I have to post something to get Geraldo's face off the top of this page

Went to a restaurant in Asakusa today called 駒形どぜう, transliterable as Komagata dozeu. "Komagata" is the name of their neighborhood, and what they serve is dojou. So, you see, learning historical kana usage can be beneficial in the real world too. Just think how embarrassed you'd be if you were all "Do-ze-oo? That doesn't sound so tasty!" and your date was like "It's pronounced dojou, and they're delicious, delicious loaches!" Because they are, people. Served in sturdy iron and ceramic dishes on a giant slab of wood, in a room carpeted with a rush mat, just like God intended.

For those who are interested in that kind of thing: Penny Arcade are, at the time of writing, all set to make more than $7,500 for charity by selling one pencil drawing and one signed print... and there are still five days left on the auction. I have a feeling, too, that this year's Child's Play is going to be even more successful than last year's, which was in turn more successful than the previous year's. It never ceases to amaze me how good those guys are at organising their relatively-well-off, free-cash-having readership into a lean, mean, others-helping machine. Also, how good they are, period.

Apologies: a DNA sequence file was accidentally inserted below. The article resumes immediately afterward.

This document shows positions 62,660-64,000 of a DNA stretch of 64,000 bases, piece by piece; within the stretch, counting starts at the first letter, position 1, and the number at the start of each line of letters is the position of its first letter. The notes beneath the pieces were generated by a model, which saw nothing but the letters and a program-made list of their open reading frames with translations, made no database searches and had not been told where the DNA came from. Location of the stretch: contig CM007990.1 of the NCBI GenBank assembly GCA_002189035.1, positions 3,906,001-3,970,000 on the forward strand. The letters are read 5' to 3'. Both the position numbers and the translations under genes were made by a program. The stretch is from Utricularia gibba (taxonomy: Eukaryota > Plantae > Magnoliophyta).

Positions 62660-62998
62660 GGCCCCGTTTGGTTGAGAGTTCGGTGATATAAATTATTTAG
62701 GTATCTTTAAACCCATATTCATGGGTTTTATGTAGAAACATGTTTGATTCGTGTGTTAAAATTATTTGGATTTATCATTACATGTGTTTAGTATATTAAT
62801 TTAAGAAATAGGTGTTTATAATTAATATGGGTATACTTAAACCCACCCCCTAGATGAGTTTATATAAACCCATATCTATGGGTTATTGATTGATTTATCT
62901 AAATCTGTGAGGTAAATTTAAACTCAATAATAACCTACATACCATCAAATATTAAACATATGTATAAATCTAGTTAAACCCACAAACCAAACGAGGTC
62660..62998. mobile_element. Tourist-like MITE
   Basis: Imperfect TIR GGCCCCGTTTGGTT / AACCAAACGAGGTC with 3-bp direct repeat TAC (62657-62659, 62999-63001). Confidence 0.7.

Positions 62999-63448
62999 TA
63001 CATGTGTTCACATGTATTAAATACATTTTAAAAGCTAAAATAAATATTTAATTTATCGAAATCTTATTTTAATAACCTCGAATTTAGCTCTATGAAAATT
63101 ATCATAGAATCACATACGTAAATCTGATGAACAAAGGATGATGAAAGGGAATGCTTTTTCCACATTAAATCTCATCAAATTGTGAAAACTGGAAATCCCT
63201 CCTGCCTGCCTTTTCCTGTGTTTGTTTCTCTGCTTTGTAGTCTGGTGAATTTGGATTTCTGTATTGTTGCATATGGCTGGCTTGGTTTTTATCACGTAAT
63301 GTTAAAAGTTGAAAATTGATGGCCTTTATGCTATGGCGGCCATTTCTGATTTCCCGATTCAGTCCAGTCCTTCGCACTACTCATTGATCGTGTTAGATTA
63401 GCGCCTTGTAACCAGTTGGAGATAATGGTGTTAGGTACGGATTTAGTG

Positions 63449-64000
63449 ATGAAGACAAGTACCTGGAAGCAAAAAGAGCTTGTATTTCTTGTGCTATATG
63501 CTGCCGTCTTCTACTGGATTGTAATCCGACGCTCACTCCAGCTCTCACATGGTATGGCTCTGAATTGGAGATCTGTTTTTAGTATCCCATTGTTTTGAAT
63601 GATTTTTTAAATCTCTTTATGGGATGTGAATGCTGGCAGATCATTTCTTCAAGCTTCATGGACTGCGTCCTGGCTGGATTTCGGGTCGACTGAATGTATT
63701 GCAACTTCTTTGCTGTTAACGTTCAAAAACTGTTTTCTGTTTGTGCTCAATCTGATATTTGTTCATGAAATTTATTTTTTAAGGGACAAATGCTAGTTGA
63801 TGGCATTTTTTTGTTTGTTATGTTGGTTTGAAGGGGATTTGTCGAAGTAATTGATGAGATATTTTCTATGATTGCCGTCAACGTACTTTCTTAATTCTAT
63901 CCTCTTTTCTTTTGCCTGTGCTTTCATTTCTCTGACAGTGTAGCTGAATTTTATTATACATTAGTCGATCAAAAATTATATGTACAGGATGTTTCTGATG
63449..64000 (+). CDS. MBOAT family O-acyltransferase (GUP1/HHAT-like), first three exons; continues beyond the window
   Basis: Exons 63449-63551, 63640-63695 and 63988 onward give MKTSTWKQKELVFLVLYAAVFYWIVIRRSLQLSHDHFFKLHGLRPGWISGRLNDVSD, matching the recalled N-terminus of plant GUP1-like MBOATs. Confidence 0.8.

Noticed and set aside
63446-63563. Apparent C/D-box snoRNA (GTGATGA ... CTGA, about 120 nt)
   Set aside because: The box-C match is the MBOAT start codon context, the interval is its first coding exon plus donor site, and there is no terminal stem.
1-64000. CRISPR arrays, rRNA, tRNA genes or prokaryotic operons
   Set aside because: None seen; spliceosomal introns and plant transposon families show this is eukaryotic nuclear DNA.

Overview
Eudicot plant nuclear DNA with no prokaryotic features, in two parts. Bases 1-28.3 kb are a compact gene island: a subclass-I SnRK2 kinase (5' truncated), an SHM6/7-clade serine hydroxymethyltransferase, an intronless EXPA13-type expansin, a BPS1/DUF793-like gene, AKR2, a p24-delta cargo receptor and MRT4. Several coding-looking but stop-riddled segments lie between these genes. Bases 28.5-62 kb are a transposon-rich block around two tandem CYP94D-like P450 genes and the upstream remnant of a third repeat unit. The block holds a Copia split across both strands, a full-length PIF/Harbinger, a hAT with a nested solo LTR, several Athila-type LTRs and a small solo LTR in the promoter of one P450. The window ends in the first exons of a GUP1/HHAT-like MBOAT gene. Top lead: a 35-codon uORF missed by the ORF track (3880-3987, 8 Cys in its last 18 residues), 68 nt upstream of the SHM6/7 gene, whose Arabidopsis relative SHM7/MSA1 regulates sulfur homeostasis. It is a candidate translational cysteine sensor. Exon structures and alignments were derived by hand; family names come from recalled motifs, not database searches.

Finally, here is your waka of the day, in a dubiously pseudo-archaic rhyming translation just for kicks:

sakurabana / tirikahi kumore / oiraku no / komu to ihu naru / michi magahu gani
"Fall, sakura, fall, hither and thither, and cloud the sky,
Hide from Age the road, so that he never can come nigh."
(By billionaire playboy Ariwara no Narihira)

This poem is of particular interest to me because although there are plenty of classical waka that include an idea like "even the [insert animal or plant here] are [insert emotion here], just like me", I don't know many that anthropomorphise a complete abstraction this strongly. Anyone want to contribute another?

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